The Iranian terrorists holding American hostages violated international law, the press officer for the Embassy of Iran said tonight, but the capture of the Americans 86 days ago was justified because of America's past support for the deposed Shah, he said.

The press officer, Sasan Ardalan, spoke before more than 500 persons at a forum here sponsored by the University of Virginia. He was responding to remarks made an hour earlier from the same podium by Deputy Assistant Secretary of State Thomas Reston, who had said there was "nothing to justify" the hostages' capture.

The two men went through a delicate diplomatic ballet to avoid seeing each other at the forum.

The reception from the audience to Ardalan was at times openly hostile, or derisive. When he said the taking of the hostages was a "democratic act" because "it represented the will of the people," even though it was a clear violation of international law, the audience laughed.

Ardalan responded by saying, "I hate to say this but without the hostage situation you would never have been aware of the misery caused by the shah." When he finished that statement, he got sustained applause.

Ardalan, a 23-year-old graduate of North Carolina State University, said that only "a return of the shah" would free the hostages. He said that if a trial of the hostages were held, as the activists controlling the American Embassy in Tehran have suggested, then the trial would "really" be a trial of American foreign policy. The hostages themselves would not be punished, he said.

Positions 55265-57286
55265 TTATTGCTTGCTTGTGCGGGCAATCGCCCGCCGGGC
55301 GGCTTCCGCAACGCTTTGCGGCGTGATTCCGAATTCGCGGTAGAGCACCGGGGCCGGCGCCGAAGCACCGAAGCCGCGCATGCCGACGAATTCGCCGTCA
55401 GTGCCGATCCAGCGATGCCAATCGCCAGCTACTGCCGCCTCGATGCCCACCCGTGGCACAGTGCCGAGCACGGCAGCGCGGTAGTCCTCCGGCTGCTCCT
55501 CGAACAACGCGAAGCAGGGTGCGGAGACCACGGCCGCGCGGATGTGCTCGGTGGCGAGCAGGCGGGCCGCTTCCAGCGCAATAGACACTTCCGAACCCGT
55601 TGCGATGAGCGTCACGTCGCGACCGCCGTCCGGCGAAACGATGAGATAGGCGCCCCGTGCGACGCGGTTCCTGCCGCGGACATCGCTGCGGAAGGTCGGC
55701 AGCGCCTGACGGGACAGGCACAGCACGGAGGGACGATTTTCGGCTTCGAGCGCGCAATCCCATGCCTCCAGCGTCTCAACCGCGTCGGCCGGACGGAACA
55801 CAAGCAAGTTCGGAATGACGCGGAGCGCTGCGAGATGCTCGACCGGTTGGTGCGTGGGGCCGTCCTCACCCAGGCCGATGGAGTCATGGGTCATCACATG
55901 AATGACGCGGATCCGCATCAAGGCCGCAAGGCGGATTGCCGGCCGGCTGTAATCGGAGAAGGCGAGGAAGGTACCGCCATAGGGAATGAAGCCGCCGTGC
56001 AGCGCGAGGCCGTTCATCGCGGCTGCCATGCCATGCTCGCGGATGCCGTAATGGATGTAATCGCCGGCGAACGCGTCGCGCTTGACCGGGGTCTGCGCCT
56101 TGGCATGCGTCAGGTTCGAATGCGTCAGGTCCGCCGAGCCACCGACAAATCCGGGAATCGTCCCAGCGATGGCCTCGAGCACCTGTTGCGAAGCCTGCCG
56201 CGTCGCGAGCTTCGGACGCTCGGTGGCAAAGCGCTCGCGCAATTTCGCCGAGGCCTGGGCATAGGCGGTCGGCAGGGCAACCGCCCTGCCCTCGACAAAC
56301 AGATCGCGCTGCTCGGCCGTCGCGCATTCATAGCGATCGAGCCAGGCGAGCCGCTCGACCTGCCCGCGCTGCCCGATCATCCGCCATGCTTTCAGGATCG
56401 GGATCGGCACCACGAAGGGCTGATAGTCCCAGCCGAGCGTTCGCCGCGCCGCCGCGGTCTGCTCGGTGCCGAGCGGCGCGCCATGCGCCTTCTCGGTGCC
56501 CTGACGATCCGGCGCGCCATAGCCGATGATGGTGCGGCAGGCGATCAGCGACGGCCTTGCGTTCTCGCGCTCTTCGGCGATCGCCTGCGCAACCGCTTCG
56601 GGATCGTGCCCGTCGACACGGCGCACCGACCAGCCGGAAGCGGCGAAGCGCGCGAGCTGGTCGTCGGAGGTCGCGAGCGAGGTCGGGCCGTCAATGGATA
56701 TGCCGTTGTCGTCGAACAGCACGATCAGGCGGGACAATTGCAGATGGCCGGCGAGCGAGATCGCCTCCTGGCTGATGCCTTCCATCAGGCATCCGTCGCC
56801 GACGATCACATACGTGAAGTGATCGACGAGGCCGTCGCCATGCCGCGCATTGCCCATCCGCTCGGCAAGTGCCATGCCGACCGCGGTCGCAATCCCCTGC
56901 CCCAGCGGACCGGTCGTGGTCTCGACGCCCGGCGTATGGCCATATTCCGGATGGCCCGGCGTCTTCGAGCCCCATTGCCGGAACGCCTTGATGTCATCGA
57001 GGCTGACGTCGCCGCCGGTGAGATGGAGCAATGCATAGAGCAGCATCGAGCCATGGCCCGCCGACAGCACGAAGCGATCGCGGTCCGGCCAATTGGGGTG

"It isn't easy to defend the students, but please excuse me if I try," Ardalan said. He repeated referred to what he called "torture and murder" of Iranians by the U.S.-backed forces of the shah as justification of the hostages' capture.

When asked about support in so-called Third World countries for economic sanctions against Iran, Ardalan said, "the Third World is in pretty bad shape."

He added that American correspondents had been thrown out of Iran because of "slanted" reporting which had failed to tell the American public about the shah's alleged brutality.

Reston, the State Department spokesman, said the American government had no fundamental problem with the religious government in Iran but "the problems we have with them are tied up in a basement somewhere," referring to the hostages' confinement.

Reston said the State Department had been "warned three or four months prior to the embassy takeover" last November that such an action was anticipated. "Were we naive" in leaving personnel in the embassy, he asked. "That is being debated in private now and will be debated publicly later on. . . . Personally, I don't think so. . . . No number of Marines can protect an embassy (seized) . . . with the connivance of the local government," he said.

Reston responded to a question about possible political backlash against President Carter by saying a backlash would depend on the manner in which the hostages are released. "If they are put to the sword . . . or brought out in a demeaning humilitating way," Reston said, a backlash was likely.

Reston said the State Department had "an insufficient appreciation of what was happening in the Islamic world of Iran" prior to the takeover. He called the Soviet Union's Security Council veto of UN economic sanctions against Iran "a craven act" and said that "neutral international observers" were needed to fully report the hostages' condition.

Both men agreed to speak at the forum prior to the election of Iraniana president-elect Abol Hassan Bani-Sadr. Ardalan said before he spoke that he had come to the forum as a way of "lowering tensions . . . and strengthening the bond between Iran and the U.S."